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Partitioning and Formatting

If you purchase a drive and interface from APDL or have it fitted by a dealer it should be ready to use. If you supply your own drive you will need to format it and you may wish to partition a drive even if it is already formatted so you should read this section.

Note that drives are normally supplied with a standard E format. If you are using RISC OS 4 and want to use the E+ format with long filenames you will need to re-initialise the drive before you copy any data to it.

3.1 What are Drive Partitions?

The ideA system supports drive partitions. This is nothing to do with 'PC partitions' used by PC cards or emulators and alternative operating systems like Linux and RISC BSD but a way of dividing up a large 'physical' drive into several partitions or 'logical' drives. There are three reasons why you may want to do this.

  1. With operating systems before RISC OS 3.6 the maximum drive size permitted is 512 Mb. Chopping up bigger drives into a series of partitions enables large drives to be used on earlier OS's.
  2. Each partition can be protected by a password. This is useful if more than one person uses the computer or if you have confidential data on your hard disc.
  3. On very large drives the Large File Allocation Unit (see later) rises which makes storing large numbers of small files on the drive very wasteful of space. Dividing the drive into several partitions reduces the LFAU.

Before proceeding it is necessary to define the terms physical drive and logical drive .

A physical drive is an actual hard disc. As has already been explained up to four of these could be connected to an ideA interface.

A logical drive is a drive as it appears to the operating system and to the user. ie. in the RISC-OS desktop it's a drive icon on the icon bar. The ideA filing system supports up to eight logical drives so you could have up to eight ideA drive icons. This is far more than would normally be required but it does allow very large drives to be fitted to pre RISC OS 3.6 machines or a mixture of large fixed hard discs and removable drives.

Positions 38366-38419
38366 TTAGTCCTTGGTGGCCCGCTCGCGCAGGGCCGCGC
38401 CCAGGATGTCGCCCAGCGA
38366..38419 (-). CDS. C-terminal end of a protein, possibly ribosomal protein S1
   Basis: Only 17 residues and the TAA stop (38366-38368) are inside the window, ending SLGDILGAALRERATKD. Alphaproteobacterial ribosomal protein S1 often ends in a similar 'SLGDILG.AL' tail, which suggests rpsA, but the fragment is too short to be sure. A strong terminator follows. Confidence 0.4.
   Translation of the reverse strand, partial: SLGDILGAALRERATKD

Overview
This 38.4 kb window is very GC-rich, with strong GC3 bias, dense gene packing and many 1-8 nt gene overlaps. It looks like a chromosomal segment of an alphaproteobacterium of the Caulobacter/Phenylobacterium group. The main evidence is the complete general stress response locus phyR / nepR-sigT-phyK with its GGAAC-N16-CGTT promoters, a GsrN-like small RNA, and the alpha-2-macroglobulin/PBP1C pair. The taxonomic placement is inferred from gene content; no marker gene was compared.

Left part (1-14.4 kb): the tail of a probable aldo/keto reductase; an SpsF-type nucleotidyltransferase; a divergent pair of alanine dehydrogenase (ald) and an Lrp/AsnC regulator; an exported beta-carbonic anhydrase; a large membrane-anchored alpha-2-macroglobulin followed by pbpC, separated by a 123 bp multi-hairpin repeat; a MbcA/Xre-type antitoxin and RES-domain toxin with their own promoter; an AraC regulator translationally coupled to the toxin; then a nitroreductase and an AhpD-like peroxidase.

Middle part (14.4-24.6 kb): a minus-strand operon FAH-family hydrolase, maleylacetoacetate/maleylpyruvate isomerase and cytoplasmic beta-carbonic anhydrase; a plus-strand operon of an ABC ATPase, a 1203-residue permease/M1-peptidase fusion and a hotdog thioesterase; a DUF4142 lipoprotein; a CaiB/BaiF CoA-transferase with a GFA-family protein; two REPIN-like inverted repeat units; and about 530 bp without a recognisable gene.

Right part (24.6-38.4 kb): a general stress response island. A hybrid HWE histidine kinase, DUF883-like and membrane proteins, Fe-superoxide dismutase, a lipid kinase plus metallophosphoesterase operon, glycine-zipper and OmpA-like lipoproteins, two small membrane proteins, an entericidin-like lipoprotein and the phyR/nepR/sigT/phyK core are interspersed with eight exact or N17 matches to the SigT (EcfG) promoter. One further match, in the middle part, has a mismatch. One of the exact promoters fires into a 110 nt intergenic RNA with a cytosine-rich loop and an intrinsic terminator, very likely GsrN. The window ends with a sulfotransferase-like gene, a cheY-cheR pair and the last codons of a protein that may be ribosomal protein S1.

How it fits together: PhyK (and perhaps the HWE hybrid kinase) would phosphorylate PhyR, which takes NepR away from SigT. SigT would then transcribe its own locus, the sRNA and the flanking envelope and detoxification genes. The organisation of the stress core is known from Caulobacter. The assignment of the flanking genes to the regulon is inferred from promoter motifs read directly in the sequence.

3.2 Large File Allocation Unit (pre RO4)

This is not the place to go into the technicalities of data organisation on drives, so what follows is a simplification and intended to illustrate why this is pertinent. The LFAU can be considered as similar to Sector Size on a floppy disc. When a file is saved to floppy disc it must start at the beginning of a sector, so unless its length is an exact multiple of the sector size there will be space left over at the end of the file before the next file can begin. On small hard drives the Allocation Unit is only 512 bytes, so not much is wasted, and with drives less than 499Mb it's still only 1K. However, as the drive size doubles so does the LFAU. Above 499Mb it's 2K, at 998Mb it rises to 4K, 1996Mb 8K and at 3996Mb 16K. If you have mainly large files or big image files on your drive the wasted space will not be significant, but if you have many small files or applications there can be a lot of wasted space since the wasted bit at the end of each files gets larger as the LFAU gets bigger.

The LFAU is unimportant with versions of RISC-OS less than 3.6 as these do not allow drives larger than 512Mb, but with later machines it can become significant.

One way of getting around the problem is to use Image Files created with programs like ArcFS, David Pilling's SparkFS or the Public Domain X-Files. These let you put lots of small files into a single large file on the hard disc. The other solution is to divide a large physical drive into two or more logical drives, each of which will have the LFAU commensurate with its size.